“Presence” by Matt Dennison

The summer after my first year of college
the KKK had a presence on Main Street
in my hometown for a few hours. 
Don’t know what they wanted—
just walking up and down
in their honest-to-God
white robes and hoods,
handing out pamphlets
in the old weird America.
We had, I think, three
black families in our town,
so I didn’t see their point,
except maybe as a safe place
to practice before Indianapolis,
though it made me remember
playing with my black friend
in the third grade at recess
and this other kid coming over
and calling him “nigger
with the power of knowing
what it meant when
I didn’t and I don’t think
my friend did, and watching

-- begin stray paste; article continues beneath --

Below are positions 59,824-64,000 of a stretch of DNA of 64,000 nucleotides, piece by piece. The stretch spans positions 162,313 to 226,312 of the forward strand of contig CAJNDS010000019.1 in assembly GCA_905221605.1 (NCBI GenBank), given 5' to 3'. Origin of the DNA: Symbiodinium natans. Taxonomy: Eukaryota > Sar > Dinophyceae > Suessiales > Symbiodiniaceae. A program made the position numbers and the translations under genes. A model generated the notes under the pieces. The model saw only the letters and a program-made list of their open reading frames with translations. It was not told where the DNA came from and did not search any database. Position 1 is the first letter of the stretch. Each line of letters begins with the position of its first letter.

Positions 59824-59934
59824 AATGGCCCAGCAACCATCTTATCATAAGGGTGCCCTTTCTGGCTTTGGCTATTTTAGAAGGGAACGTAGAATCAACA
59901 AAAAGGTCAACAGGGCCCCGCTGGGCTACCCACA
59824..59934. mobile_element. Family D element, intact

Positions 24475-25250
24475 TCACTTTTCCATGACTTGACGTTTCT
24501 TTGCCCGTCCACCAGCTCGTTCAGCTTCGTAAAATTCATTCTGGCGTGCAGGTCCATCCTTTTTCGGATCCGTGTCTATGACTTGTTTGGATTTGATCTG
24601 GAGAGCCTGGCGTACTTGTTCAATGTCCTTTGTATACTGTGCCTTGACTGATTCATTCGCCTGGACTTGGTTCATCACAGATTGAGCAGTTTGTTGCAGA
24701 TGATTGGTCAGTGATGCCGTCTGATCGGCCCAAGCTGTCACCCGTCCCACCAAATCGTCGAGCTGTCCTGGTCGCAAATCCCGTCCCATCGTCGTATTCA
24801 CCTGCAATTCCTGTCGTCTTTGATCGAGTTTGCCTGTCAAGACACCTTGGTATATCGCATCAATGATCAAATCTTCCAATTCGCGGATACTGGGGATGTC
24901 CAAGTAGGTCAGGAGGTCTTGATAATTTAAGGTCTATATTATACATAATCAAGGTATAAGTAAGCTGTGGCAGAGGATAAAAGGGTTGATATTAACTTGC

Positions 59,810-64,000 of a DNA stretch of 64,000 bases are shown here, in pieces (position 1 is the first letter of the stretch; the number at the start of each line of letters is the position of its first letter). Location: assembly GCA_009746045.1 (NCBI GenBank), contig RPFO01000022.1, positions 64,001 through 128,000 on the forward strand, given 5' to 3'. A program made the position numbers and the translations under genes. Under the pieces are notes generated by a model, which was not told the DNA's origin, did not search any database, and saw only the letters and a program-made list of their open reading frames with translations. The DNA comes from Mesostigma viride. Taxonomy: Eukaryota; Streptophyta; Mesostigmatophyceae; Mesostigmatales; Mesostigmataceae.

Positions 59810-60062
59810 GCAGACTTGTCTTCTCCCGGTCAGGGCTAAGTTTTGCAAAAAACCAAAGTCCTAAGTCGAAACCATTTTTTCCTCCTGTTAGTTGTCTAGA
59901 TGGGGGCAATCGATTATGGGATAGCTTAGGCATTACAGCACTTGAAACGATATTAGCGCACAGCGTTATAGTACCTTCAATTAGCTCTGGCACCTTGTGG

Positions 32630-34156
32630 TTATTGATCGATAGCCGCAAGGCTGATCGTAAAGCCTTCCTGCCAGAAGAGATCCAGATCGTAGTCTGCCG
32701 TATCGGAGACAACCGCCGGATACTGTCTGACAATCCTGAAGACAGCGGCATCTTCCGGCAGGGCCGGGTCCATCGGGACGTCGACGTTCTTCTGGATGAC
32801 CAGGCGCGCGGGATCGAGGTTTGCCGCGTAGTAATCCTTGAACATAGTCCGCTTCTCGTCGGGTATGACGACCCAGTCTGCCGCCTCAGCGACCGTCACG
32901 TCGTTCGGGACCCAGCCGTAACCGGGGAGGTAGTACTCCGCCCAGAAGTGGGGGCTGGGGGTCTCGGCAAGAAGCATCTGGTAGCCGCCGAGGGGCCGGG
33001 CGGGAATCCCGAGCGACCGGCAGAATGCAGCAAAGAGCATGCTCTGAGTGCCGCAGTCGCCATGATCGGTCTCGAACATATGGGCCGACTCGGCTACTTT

his face go inward, open,
—and thinking he looked,
at that moment, as if he were
staring into heaven.

After a rather extended and varied second childhood in New Orleans, Matt Dennison’s work has appeared in Rattle, Bayou Magazine, Redivider, Natural Bridge, The Spoon River Poetry Review and Cider Press Review, among others. He has also made short films with Michael DickesSwoonMarie Craven and Jutta Pryor.

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